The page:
Dhirata Yoga Discussions begin with Yama
Our discussion begins with yama, which covers our attitudes towards our environment, how we live in the world. Here we discuss the first two yama; ahimsa and satya........
Ahimsa - one of my favourites and all other yama and niyama flow from here, it is like the foundation of yoga practice! Ahimsa means non violence, do no harm, to be considerate for all living things, to protect, preserve all life. Ahimsa also encompasses kindness, friendliness and peacefulness.
Desikachar describes ahimsa in his book The Heart of Yoga, as 'Consideration for all things, especially those who are innocent, in difficulty, or worse off than we are.' (pg 175)
You may recognise ahimsa from class as I often refer to this when it comes to safety in asana and pranayama practice. Not to push or become competitive or compare ourselves to others as it only results in negative self talk and possibly injury, which clearly doesn't serve us.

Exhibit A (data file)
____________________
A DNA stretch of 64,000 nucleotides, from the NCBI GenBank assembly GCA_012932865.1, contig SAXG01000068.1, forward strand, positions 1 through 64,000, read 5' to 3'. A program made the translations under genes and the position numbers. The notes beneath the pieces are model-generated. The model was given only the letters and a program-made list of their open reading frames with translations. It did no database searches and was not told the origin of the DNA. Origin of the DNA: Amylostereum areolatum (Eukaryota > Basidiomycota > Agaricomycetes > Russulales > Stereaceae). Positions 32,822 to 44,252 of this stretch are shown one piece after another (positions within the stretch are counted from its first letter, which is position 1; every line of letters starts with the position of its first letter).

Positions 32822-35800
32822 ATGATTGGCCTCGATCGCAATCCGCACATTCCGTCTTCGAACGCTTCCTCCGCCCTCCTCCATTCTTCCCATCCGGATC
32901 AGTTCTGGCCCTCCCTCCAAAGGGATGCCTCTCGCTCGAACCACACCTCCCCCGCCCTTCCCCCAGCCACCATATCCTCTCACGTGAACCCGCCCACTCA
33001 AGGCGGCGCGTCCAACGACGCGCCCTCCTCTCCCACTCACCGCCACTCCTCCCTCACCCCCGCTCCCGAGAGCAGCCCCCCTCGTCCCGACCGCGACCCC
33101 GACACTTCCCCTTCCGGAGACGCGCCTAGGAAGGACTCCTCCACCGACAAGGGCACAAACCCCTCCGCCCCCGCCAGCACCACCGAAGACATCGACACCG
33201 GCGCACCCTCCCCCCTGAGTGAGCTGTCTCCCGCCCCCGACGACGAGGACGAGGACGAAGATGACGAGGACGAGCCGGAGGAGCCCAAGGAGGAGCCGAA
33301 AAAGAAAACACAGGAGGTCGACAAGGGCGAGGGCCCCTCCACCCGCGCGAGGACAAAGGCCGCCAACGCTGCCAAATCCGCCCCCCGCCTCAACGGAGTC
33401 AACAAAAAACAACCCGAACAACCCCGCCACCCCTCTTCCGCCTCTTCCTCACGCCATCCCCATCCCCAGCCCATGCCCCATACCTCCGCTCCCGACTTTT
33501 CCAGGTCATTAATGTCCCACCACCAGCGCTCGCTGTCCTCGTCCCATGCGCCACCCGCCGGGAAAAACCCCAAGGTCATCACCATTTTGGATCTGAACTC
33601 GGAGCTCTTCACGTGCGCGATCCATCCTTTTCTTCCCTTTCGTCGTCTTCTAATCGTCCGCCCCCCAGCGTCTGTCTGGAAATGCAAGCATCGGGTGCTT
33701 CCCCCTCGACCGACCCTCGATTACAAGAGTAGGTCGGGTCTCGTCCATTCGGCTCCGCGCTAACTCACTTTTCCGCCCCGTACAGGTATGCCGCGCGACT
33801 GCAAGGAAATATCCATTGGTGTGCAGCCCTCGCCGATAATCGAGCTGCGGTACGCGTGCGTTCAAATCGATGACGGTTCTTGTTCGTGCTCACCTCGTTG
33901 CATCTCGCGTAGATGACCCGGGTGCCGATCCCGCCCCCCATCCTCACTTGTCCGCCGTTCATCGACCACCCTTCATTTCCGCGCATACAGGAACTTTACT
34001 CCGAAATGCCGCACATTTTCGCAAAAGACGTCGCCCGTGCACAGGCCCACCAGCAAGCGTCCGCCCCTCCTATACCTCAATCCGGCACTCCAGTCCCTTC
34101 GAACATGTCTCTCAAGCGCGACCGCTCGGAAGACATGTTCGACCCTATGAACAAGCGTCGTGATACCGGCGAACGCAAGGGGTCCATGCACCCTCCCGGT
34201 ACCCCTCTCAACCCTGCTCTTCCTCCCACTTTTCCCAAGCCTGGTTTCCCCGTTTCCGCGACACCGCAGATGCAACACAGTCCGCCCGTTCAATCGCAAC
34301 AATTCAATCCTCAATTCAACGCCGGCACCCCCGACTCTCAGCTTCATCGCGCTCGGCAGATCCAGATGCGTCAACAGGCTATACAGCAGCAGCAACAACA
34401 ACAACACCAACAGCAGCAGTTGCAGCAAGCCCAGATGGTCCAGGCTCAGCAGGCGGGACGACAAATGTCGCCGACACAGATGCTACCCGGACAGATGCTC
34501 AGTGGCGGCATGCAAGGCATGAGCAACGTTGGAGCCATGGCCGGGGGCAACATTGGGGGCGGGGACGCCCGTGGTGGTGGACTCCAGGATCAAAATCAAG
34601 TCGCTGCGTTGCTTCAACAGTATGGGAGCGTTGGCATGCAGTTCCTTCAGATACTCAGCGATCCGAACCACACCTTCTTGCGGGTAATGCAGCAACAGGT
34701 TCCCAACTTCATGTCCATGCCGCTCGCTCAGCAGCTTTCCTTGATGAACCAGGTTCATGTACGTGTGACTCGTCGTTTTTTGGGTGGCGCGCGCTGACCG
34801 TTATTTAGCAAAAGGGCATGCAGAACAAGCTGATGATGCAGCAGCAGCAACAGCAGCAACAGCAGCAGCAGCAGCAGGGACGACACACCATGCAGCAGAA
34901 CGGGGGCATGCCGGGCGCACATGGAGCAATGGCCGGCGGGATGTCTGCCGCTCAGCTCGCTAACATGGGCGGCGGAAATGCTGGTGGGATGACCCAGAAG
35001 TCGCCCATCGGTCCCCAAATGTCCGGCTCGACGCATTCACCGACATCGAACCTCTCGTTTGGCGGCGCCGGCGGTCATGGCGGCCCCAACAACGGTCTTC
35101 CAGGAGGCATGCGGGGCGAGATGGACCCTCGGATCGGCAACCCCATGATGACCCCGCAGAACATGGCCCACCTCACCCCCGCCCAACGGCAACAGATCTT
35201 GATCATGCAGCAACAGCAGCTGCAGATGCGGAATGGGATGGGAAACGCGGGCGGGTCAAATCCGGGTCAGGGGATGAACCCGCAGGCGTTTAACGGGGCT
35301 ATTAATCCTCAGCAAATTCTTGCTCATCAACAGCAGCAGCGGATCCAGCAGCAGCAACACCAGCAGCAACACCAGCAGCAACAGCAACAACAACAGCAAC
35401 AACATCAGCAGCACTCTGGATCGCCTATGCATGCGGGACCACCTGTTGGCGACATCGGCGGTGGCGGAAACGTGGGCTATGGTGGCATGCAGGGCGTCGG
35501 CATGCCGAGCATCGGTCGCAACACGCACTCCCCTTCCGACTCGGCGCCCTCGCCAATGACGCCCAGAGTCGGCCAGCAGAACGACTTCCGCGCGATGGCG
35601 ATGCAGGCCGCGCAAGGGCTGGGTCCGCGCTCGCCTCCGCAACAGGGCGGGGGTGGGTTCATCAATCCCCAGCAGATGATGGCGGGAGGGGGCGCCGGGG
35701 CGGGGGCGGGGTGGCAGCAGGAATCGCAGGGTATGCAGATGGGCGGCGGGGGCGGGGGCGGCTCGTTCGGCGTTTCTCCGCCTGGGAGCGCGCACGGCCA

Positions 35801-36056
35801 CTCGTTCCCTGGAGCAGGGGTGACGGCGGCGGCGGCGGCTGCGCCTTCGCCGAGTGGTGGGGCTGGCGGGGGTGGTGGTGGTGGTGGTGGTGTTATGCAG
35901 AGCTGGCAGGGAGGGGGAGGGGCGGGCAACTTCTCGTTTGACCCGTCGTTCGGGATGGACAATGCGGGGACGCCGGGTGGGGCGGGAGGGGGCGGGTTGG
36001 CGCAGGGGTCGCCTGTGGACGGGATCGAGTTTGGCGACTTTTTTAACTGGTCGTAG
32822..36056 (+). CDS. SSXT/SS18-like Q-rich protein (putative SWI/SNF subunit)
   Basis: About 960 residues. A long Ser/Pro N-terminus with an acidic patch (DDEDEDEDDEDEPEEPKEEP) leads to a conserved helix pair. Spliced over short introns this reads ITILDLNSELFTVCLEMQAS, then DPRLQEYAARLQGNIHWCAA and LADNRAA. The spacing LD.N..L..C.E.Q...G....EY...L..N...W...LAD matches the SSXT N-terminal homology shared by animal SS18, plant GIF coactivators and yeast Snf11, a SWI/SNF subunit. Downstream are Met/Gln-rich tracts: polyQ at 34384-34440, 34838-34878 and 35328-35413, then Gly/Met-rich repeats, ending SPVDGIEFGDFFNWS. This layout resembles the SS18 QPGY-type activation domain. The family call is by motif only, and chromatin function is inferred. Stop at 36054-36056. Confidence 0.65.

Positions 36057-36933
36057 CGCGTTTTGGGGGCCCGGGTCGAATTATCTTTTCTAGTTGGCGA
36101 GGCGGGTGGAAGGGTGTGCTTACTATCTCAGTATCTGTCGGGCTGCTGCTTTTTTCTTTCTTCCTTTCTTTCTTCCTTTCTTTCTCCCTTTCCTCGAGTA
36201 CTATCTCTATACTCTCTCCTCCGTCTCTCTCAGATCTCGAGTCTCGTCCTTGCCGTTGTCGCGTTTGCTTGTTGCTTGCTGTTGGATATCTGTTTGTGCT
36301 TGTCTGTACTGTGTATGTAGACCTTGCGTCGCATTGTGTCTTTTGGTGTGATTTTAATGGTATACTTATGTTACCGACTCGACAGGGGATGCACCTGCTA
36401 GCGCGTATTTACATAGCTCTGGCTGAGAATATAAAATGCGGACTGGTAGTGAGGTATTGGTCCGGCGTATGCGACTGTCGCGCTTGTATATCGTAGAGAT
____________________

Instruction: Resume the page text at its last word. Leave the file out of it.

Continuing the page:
Ahimsa includes conscious choices about the way we act towards our families, friends, work collegues, members of the community and even those we come into contact with via internet, especially those that may cause us to rise up.
Conscious choices about what we eat, how we live our life and finding the middle road, when being stuck on principles may cause harm to ourselves or others, these are all aspects of ahimsa. As is looking after our environment, which nurtures our planet and our future.
Developing ahimsa results in the virtues of gentleness and peacefulness.
Satya - honesty, truthfulness, do not lie. Satya is the opportuinty for us to find our truth in all
situations. This is an area that we often find ourselves compromising, how do I speak and act my truth? How do I find truth in my thoughts, actions and words?
One of the key aspects is not lying even if it pleases us and allows us to cover the truth. I find it interesting that we cover up lies by calling them 'white lies' or 'little white lies' which is really only making a decision that a lie is alright to tell.
When I use the salutation 'om satyam' when closing a letter, email or class, it is to indicate that the words are spoken or written with the intention of truth.
The truth always begins with 'SELF,' we are responsible and accountable for our level of honesty in thought, deed and spoken or written word. Discernment is an integral part of satya, especially knowing when to speak out or be silent if harm may be caused by the truth.